PONV at 6 Hours
Five studies11,12,25,26,32 reported incidences of nausea and vomiting separately up to 6 hours in the postoperative period; and pooled analysis shows statistically significant benefit when dexamethasone has been combined with 5-HT3 antagonist rather than the latter alone in terms of prevention of nausea (OR 0.26, 99% CI 0.11–0.66; I2 = 0%; NNT = 8.8; n = 405); however, the pooled data were inconclusive with respect to prevention of vomiting, with a wide confidence interval (OR 0.37, 99% CI 0.12–1.15; I2 = 0%; n = 405). Pooled analysis from 6 trials,11,23,25–27,32 which reported incidence of PONV combined together, did not show statistically significant difference (OR 0.43, 99% CI 0.17–1.09; I2 = 33%; n = 475; Figure 4). Among these 6 trials, 4 studied ondansetron and the other 2 studied palonosetron. (Supplemental Digital Content 2, http://links.lww.com/AA/B524.)
Requirement for a Rescue Antiemetic
Pooled analysis from 6 RCTs11,20,26,29–31 showed the combination was more effective at reducing the requirement for a rescue antiemetic (OR 0.21, 99% CI 0.10–0.46; I2 = 0%; NNT = 6; n = 531), which was statistically significant. (Supplemental Digital Content 2, http://links.lww.com/AA/B524.)
Pain Intensity at 24 Hours
Pain score (reported in visual analog scale, 0–10 in 4 RCTs and in numerical rating scale, 0–100 in 1 RCT,20 which was converted to values in a 0–10 scale) documented at 24 hours, as reported in 5 RCTs,11,20,21,26,31 was lower in the combination group (weighted mean difference −0.67, 99% CI −1.27 to −0.08; I2 = 76%; n = 361) and the difference was statistically significant. (Supplemental Digital Content 2, http://links.lww.com/AA/B524.)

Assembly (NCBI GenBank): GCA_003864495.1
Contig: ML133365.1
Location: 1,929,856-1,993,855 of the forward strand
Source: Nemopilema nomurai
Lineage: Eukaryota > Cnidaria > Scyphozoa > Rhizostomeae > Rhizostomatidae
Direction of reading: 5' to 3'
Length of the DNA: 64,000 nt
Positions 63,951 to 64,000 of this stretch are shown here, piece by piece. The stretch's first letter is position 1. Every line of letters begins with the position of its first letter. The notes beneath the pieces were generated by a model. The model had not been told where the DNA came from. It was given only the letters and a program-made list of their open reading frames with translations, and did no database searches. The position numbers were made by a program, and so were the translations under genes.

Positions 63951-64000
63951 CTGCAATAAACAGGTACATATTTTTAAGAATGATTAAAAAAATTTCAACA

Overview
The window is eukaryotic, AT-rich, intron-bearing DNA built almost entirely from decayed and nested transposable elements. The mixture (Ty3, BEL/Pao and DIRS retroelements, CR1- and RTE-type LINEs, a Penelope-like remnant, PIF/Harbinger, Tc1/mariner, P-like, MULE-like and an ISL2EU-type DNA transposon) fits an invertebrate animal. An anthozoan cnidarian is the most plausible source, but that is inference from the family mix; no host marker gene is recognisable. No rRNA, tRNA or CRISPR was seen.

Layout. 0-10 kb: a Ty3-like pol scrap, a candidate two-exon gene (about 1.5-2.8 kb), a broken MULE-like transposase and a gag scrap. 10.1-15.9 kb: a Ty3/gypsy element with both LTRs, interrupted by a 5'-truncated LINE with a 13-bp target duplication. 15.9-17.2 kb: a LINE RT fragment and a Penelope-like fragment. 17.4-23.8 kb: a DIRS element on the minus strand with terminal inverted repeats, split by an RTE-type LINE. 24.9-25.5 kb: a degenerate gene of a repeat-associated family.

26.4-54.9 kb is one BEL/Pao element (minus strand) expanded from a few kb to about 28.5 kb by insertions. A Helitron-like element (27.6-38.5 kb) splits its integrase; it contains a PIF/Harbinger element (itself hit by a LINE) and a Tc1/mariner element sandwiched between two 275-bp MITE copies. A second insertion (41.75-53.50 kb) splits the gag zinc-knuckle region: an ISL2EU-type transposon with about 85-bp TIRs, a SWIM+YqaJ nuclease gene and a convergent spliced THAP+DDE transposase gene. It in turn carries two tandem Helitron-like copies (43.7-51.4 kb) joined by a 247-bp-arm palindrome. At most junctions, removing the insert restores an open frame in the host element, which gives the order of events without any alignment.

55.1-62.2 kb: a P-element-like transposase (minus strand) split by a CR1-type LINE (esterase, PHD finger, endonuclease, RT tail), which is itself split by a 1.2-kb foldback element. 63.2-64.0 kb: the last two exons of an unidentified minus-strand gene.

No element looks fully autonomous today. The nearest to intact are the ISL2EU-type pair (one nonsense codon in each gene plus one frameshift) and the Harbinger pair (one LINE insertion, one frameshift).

Common drug-related adverse effects that have been reported in the included RCTs are headache, dizziness, fatigue, diarrhea, transient chest pain, pruritus, and heartburn. Only headache and dizziness were reported in a sufficient number of studies so as to allow pooling of data. Their incidences (headache: OR 0.83, 99% CI 0.41 to 1.69; I2 = 0%; n = 762; 9 RCTs11,12,20,23,24,26,29–31 and dizziness: OR 1.10, 99% CI 0.33 to 3.71; I2 = 0%; n = 587; 7 RCTs11,20,23,24,26,29,30) showed no statistically significant difference between the groups, although confidence intervals are wide, suggesting insufficient data. (Supplemental Digital Content 2, http://links.lww.com/AA/B524.)
One of the most common events that delays recovery after laparoscopic surgeries is postoperative nausea and vomiting. Results from our meta-analysis showed that the combination of dexamethasone and a 5-HT3 receptor antagonist, when administered prophylactically, is more effective in preventing PONV than the 5-HT3 antagonist alone, with very little heterogeneity among studies. The need for rescue antiemetic is also decreased in patients receiving the combination, although data are insufficient to detect any significant difference in the incidence of adverse effects. In addition, patients in the combination group reported less pain after 24 hours. However, the benefit is statistically significant only when dexamethasone is used along with ondansetron or palonosetron; definitive conclusions cannot be drawn for granisetron, ramosetron, or dolasetron because the CIs are wide in the absence of adequate number of RCTs.
Numerous RCTs have studied the effects of prophylactic 5-HT3 antagonists on PONV in laparoscopic surgeries and beneficial effect has been confirmed by meta-analysis.33 No specific 5-HT3 antagonist has been found to be better than another until now.34 The effect of dexamethasone has also been studied, and a meta-analysis by Karanicolas et al35 showed that dexamethasone significantly decreases PONV compared with placebo in laparoscopic cholecystectomy with a relative risk (RR) of 0.55. This study also reported the effect of dexamethasone in potentially decreasing postoperative pain.